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Phl needs to adopt to stay on top of BPO industry, key players claim

Despite the Philippines’ leading position in the global contact center industry particularly in the voice outsourcing, it needs to adopt ways to maintain or strengthen its competitive advantage over its competitors and emerging new generation of call centers so as not to lose clients.

Despite the Philippines’ leading position in the global contact center industry particularly in the voice outsourcing, it needs to adopt ways to maintain or strengthen its competitive advantage over its competitors and emerging new generation of call centers so as not to lose clients. This was the recommendation speakers aired in support of the country’s outsourcing industry in the Noda Contact Center Forum 2014, which tackled trends and future development of the call center and BPO industries.

The Philippines needs to adopt ways to maintain or strengthen its competitive advantage over its competitors and emerging new generation of call centers so as not to lose clients, according to speakers in the Noda Contact Center Forum 2014, which tackled trends and future development of the call center and BPO industries.

The Philippines needs to adopt ways to maintain or strengthen its competitive advantage over its competitors and emerging new generation of call centers so as not to lose clients, according to speakers in the Noda Contact Center Forum 2014, which tackled trends and future development of the call center and BPO industries.

“The trends are very exciting. BPO is the most important industry in this fastest growing country in Asia as most of the country’s growth came from this industry,” said Richard Mills, Chalre Associates executive search founder and chairman of the Asia CEO Forum. “But the outsourcing industry is changing tremendously and the Philippines must take charge ahead as there are new potential outsourcing destinations that could take over its premier status, as what it did to India.”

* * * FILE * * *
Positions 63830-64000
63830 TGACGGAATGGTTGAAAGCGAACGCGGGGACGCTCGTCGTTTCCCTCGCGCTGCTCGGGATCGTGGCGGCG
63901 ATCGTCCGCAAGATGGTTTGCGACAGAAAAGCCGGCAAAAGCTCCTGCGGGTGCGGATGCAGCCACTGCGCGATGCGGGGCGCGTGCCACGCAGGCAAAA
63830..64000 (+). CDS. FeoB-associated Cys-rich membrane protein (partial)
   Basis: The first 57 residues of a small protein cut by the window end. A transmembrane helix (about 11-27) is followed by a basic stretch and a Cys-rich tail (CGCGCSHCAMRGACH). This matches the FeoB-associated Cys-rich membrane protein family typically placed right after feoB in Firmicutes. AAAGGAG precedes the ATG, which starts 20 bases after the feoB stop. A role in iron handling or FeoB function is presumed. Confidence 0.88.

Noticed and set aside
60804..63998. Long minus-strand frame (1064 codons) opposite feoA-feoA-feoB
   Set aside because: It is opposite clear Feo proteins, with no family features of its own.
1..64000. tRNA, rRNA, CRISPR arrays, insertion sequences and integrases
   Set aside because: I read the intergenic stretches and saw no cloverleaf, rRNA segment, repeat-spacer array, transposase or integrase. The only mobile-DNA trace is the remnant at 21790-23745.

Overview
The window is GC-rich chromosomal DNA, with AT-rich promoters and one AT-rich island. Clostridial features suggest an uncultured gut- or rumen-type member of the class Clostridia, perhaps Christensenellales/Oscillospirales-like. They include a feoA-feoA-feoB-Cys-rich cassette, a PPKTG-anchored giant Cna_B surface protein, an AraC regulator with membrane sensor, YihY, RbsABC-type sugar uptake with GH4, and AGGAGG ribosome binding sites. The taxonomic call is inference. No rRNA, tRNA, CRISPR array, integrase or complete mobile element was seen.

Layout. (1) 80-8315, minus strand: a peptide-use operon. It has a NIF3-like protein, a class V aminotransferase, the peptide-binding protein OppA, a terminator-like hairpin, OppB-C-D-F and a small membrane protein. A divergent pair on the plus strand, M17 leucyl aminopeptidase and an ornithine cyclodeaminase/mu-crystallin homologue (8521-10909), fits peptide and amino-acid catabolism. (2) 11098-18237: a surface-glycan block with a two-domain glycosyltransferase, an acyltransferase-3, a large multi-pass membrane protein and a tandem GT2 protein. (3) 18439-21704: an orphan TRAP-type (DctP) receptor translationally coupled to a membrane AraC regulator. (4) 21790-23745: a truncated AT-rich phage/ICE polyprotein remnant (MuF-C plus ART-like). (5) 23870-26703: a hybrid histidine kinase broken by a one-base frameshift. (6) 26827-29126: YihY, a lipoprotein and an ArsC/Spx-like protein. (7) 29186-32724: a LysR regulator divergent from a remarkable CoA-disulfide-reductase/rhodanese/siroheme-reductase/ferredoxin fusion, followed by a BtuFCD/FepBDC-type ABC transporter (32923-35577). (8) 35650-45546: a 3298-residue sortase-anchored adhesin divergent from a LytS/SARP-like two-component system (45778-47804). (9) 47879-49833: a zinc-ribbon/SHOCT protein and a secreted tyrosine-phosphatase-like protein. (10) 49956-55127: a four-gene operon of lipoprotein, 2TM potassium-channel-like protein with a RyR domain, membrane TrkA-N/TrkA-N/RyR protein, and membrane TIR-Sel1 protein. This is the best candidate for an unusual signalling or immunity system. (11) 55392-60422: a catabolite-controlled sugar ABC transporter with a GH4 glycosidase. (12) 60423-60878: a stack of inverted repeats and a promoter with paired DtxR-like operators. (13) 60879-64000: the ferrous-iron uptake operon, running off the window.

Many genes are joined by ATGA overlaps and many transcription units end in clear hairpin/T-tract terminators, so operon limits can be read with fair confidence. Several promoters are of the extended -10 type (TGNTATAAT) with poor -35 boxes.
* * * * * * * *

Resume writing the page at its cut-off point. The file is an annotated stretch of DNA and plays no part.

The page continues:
Countries like Africa might steal the thunder from the Philippines because of its huge young population. It also has similar time zone with Europe and it is near North America. Besides, Eastern Europe is also looking at penetrating the European market. The United States, United Kingdom, and Canada, Ireland, Poland and even Nigeria which has installed new telecommunications lines are also threats to the position being held by the Philippines in the industry.

With regards to other possible rivals of the Philippines in the global outsourcing market, Raj Wadhwani, president of Contact Center World Association, claims that South America is also a county to reckon. Wadhwani also said that Central American nations, including Costa Rica and Guatemala, will likely become competitors of the Philippines in the North American market.

Wadhwani mentioned five challenges that BPO players need to hurdle in order to become successful in the field. These are customer satisfaction, staff motivation, maintain number of staff, cost reduction, and increasing productivity.

For Noda Interaction Platforms CEO Andrey Zaitsev, the future success of the Philippines on the global voice outsourcing market depends primarily not on low costs of the work force, but on the quality of the services offered and how well resources are utilized and expenses streamlined.

Zaitsev mentioned highly qualified management and next generation IT solutions as the two main factors that drive the industry. Highly qualified management pays fixed attention to boosting call center efficiency and streamlining expenses while also boosting income at the same time. He is talking about management that is ready to share new ideas, ready to learn new things and ready to use it. This, coupled with next generation IT solutions, enhances performance by automating all major business processes.

On the other hand, the local outsourcing industry is doing its best to strengthen its global position. Initiatives have been undertaken to sustain the growth and development of the industry, with key players including the Information Technology and Business Process Association of the Philippines (IBPAP).

Since education plays an important role in developing the talent of individuals to ensure a durable supply of high-quality manpower for the industry, IBPAP is promoting this endeavor designed to equip participants with the necessary knowledge and skills for the BPO industry.

Penny Bongato, executive director for talent development of IBPAP, said that IBPAP is involved in education because it knows that the ability of the BPO industry to grow is dependent on its ability to hire the right people, prepare and develop their talents. Already, IBPAP started working with the government so they can be provided funds for programs they will be implementing for the industry.

“This is very important to make sure that we have the talents to meet the demand,” Bongato said.

Besides, IBPAP, in collaboration with the Department of Science and Technology (DOST), is currently developing key cities that are ready for BPO locations. IBPAP is also updating its roadmap for 2016 with the aim of becoming the number 1 in the business process management space.

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